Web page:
Today's systems are much more open than they were in the past. Companies need to be able to collaborate and share data with other companies, and users expect to have direct access to these resources. Because of that, our systems are very complex. When you add mobile systems and IoT devices and robots into the mix, the complexity is even greater. This is a challenge for security, because you've got to deal with complex protocols involving multiple parties.
One very good example is represented by the protocol for cellular networks, where we have recently been doing a lot of work. The standards that are specified for cellular networks are very complex, because they have to deal with many different operations and situations and parties. Ensuring that protocols are correct is easy if the protocols are simple, but when they are complex, it can be quite challenging to make sure there are no vulnerabilities.
Your research group has been working on some systematic approaches to identifying vulnerabilities in cellular networks based on formal methods.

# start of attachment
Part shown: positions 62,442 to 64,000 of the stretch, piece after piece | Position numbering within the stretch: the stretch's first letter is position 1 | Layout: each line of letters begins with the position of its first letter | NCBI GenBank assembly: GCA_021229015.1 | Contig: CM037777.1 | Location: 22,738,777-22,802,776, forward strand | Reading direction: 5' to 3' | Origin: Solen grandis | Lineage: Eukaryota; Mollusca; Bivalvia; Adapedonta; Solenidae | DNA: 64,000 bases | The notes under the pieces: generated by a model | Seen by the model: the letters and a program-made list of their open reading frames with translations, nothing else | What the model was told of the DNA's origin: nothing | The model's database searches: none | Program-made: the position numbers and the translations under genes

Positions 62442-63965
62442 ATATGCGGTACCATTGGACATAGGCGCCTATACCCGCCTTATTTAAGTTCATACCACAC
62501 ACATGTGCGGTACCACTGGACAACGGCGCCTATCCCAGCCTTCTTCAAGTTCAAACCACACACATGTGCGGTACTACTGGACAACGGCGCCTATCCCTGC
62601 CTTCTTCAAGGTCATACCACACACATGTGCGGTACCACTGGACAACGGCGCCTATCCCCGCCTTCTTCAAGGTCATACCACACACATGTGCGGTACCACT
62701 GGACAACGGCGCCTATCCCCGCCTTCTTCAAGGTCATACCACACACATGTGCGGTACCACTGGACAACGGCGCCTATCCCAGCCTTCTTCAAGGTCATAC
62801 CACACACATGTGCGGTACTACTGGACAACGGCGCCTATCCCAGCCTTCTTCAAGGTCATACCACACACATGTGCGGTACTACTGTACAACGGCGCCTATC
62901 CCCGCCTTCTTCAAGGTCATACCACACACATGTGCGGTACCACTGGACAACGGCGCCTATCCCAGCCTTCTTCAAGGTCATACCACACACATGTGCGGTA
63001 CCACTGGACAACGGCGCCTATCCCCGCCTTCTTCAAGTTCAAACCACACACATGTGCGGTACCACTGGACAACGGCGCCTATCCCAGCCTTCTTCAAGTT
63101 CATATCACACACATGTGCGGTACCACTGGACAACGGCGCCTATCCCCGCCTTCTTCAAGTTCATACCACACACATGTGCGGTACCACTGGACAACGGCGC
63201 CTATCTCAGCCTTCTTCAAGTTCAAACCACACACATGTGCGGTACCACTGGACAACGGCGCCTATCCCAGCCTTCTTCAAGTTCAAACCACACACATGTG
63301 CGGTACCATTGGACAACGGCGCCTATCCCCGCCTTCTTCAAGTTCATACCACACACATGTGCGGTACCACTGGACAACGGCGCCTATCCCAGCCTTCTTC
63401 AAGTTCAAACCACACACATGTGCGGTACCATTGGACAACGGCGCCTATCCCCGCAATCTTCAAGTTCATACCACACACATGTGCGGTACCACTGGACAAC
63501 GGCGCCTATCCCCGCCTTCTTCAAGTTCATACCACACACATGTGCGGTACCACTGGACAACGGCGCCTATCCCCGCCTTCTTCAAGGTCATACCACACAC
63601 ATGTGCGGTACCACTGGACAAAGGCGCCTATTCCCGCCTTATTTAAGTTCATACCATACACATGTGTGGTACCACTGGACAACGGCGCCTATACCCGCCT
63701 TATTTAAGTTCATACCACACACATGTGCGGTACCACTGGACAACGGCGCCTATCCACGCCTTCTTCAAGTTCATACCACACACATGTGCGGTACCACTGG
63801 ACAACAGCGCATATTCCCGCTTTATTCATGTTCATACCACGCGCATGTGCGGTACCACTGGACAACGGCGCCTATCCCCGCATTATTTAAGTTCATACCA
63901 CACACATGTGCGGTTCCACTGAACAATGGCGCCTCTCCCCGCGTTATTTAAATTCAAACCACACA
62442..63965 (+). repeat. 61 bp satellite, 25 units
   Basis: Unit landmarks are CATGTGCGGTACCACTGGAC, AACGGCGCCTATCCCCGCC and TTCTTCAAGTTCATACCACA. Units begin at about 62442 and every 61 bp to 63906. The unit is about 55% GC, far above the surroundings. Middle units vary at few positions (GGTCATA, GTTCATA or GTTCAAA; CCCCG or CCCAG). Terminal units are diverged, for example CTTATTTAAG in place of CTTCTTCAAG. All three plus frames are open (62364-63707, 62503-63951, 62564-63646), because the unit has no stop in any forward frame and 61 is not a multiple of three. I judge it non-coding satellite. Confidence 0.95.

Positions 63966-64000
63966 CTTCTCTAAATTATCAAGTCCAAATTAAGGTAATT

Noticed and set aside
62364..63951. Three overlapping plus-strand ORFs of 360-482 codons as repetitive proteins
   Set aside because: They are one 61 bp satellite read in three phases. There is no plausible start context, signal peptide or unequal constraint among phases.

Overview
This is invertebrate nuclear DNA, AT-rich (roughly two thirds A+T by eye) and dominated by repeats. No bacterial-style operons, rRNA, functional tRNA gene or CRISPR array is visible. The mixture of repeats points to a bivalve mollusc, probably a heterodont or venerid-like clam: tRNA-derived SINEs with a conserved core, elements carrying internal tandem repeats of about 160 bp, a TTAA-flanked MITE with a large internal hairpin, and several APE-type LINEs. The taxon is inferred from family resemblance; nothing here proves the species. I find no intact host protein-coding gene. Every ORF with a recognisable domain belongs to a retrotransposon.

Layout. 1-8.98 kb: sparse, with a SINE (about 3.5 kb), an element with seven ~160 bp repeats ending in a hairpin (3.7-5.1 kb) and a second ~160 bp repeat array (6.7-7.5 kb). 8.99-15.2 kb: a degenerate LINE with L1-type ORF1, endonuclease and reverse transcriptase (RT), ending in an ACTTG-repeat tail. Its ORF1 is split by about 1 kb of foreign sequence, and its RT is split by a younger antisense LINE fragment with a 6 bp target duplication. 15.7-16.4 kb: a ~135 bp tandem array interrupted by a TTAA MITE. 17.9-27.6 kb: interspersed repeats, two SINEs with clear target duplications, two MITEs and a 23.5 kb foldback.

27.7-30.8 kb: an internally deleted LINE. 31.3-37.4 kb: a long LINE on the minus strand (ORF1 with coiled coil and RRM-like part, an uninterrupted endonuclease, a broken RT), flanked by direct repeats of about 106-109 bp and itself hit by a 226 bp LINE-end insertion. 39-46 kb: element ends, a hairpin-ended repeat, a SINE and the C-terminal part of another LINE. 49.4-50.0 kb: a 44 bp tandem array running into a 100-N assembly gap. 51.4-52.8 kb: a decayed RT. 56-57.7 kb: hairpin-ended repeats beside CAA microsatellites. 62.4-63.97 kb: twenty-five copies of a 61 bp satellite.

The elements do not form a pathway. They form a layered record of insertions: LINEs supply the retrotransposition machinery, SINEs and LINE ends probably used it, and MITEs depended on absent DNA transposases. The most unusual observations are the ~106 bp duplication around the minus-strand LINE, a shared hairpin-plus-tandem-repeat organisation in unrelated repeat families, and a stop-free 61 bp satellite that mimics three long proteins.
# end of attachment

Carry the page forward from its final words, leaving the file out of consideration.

We use a combination of formal methods and well-known tools like model checkers and cryptographic verifiers. But it requires a lot of domain knowledge, and I am lucky to have some good students who really understand cellular networks. We are also trying to come up with defenses for some of the vulnerabilities, which isn't always trivial—not because of the lack of techniques, but because the cellular network ecosystem is so complex. Then also there are a lot of technical constraints, like, for example, backwards compatibility. But because of that, it's also interesting.
Increasingly, people aren't just concerned with data security, but with data trustworthiness and accuracy, an area you began looking into more than a decade ago.
The problem of data quality has been around forever, because organizations that have a lot of data need to be able to ensure it is up to date, free of errors, consistent, clean, and so forth. In cybersecurity, we have techniques for digitally signing information, so that when you get the data, you can check whether or not someone has tampered with it. But the real problem is that somebody can feed you wrong data from the beginning.